‘Whoever said he was?’ asked Mrs. Hickson. ‘You, yourself, Maria, I believe. Hickson and I have always been of one mind about him, that he's no better than he should be. I shan't wonder if he turns out to be a common fellow enough.’
‘Well; he's turned Mr. Palmer's heart from his old friends,’ said Mrs. Sligo, with a deep-drawn sigh. ‘Twice this last week has he gone past me as if I'd been a stone image.’
‘Well, what does it matter?’ said Mrs. Hickson, who was getting tired of her friend's company, and had been irritated once or twice by her manner. ‘Why should he speak to you?’
‘We've known each other these two years, and I've kept his house for fifteen months, and kept it well, I'll make bold to say.’
‘And to speak plainly, Maria, you want to keep it all along; and I'm surprised, I really am astonished at you, a woman of over forty, who has buried one husband, wanting to have the chance of burying another, for that's what it amounts to; every one knows the poor man won't live long.’page 91
‘Woman of over forty!’ repeated Mrs. Sligo, dwelling on the assertion which had been most exasperating to her. ‘Buried one husband! As if I'd put him out of the way! Well, what else?’
‘Well, it's shameful!’ said Mrs. Hickson, ‘and I can tell you I'm not the only one as thinks so.’
‘Let them!’ contemptuously answered the amiable widow. ‘I expect no one to say a good word for me, though I've had a heart to feel for them all in their afflictions. I don't see any harm in a woman of thirty-nine, if you please, Mrs. Hickson, marrying again, after she's worn widow's mourning for these eight years, and conducted herself like a Dorcas, if ever woman did.’
‘I don't see how you've to manage it, anyway,’ said Mrs. Hickson, with the sourest of smiles, ‘if he won't look at you or speak to you. I suppose yoaren't going to drag him into church and marry him right off.’
‘There's nothing I abominate more than vulgarity, 'Liza, and that's downright vulgar. I don't look for the delicacy of a lady in you, but you might spare my feelings. Perhaps, after all, the reason Mr. Palmer has not been for speaking to me lately—in public’—Mrs. Sligo simpered mysteriously—‘is, that he wants to put a stop to all the gossip that's been got up about me and him. Time will show whether there's anything in it or not, and then perhaps you'll be more friendly and polite in your expressions, Mrs. Hickson.’page 92
‘I guess time will show,’ said her friend incredulously. ‘A confirmed old bachelor's hard to catch, Maria. There's Smithers, his engine-driver, a good-looking young fellow, only ten years younger than you are, and a much more likely match.’
‘’Liza Hickson! your vulgarity is unbearable,’ cried Mrs. Sligo, burying her face in a pink-edged handkerchief. She took it out again very quickly, however, for she heard some one on horseback passing by, and thought it might be the obdurate Palmer. So she hastened to sit by the open window, in a graceful and pensive attitude, with a book (upside down) in her hand. Palmer, unfortunately, was not to be seen; but there came along at a fast trot a stranger whom Mrs. Hickson and Mrs. Sligo, as with o one voice, designated as a ‘gallant-looking gentleman.’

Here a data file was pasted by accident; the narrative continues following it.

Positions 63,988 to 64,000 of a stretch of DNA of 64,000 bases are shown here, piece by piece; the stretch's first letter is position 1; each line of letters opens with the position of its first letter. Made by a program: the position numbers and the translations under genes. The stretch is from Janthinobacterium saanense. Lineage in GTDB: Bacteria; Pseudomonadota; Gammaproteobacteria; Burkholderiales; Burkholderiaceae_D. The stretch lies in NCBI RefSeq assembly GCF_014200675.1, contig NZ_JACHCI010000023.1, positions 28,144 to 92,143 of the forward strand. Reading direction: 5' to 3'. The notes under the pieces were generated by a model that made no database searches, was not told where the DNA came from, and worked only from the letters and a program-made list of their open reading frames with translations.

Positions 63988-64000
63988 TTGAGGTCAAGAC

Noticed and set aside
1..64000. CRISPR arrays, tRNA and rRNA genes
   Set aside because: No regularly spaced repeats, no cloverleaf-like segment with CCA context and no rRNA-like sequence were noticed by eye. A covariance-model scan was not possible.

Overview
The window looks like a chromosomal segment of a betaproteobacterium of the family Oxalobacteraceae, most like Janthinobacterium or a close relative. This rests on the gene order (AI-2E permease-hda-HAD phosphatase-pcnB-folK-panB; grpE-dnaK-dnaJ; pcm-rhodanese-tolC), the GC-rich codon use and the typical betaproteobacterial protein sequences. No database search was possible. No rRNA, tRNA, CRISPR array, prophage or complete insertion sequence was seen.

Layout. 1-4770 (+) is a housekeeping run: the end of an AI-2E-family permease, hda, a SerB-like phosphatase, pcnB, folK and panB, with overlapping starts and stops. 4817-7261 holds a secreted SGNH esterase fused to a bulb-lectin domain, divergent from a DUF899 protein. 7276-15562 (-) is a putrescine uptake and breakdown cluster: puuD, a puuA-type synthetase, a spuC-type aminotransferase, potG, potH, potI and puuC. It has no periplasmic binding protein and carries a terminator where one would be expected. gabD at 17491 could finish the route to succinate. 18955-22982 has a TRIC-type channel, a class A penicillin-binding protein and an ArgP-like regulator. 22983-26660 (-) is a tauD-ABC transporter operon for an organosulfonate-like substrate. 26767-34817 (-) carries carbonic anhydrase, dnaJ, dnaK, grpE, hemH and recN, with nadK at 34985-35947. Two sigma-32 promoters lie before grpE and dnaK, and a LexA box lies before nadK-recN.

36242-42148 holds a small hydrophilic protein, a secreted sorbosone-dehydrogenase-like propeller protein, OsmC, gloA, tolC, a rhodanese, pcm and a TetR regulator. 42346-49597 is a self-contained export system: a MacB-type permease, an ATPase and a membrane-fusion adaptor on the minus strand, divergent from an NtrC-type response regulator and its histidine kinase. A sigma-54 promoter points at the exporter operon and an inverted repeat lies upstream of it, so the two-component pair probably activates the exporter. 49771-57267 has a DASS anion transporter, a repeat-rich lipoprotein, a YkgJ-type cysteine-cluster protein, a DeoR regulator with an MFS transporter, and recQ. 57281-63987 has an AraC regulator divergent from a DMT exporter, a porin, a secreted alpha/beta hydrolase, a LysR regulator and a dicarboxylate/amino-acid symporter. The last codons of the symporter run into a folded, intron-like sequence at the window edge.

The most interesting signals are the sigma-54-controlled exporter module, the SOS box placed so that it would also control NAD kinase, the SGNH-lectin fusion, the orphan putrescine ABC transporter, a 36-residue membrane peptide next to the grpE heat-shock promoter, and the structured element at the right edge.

Whether he were gallant or not, he had excited much curious attention while riding through that quiet rural neighbourhood. Some had admired the fine horse he rode; others, with less reason, had admired the man himself. Certainly he had bold well-shaped features; he rode with an indolent ease and grace that would have become a Mexican caballero; he was well attired—perhaps the style was a little flashy—but, if flashiness looks well anywhere, it is on a dull country road. From afar might be seen the scarlet flower in his buttonhole, the brilliancy of his horse-shoe breastpin, and the gleamings of polished stirrups and spurs. His very page 93 presence in that hedge-bordered lane seemed a perpetual swagger from one end of it to the other.
At his near approach Palmer knew him for his brother Godfrey, and stood silently surveying him, coldly taking note of all his bravery of apparel. ‘What have you rigged yourself out like that for?’ he asked. ‘You come one day in rags and tatters, and the next riding on horseback, and got up in the latest horsey style, I suppose one may call it. I admire the fit of your clothes. One would think you had been poured into them like liquid plaster of Paris.’
‘Don't try to be sarcastic. Yes, they do fit, I think. I'll tell you how I've been promoted; how from being a tramp, if not a beggar I've been set on horseback.’
‘There are many ways of doing the thing; but, no doubt, yours was like that of no other man.’
‘I can't say that. Sweepstakes were not invented this season. Nor even in this country.’
‘Sweepstakes? There really must be something lucky about you if you've profited by them. I thought they swept one's pocket clean rather than replenished it.’
‘My excellent but simple brother, I do not put into sweeps, I am too old for that—too experienced, in fact. Have you never considered the difference there is between those who support sweeps and those who get them up? Has it never struck you that a large part of the public really do not know what to do page 94 with their money? No one need ask a man nowadays to stand and deliver, as the gentlemen of the road did in olden times. People force their savings upon you; they fling them at you. The public delights in lotteries and co-operative swindles. The public is easily deceived, very willing to be persuaded; in short, the public mostly consists of fools.’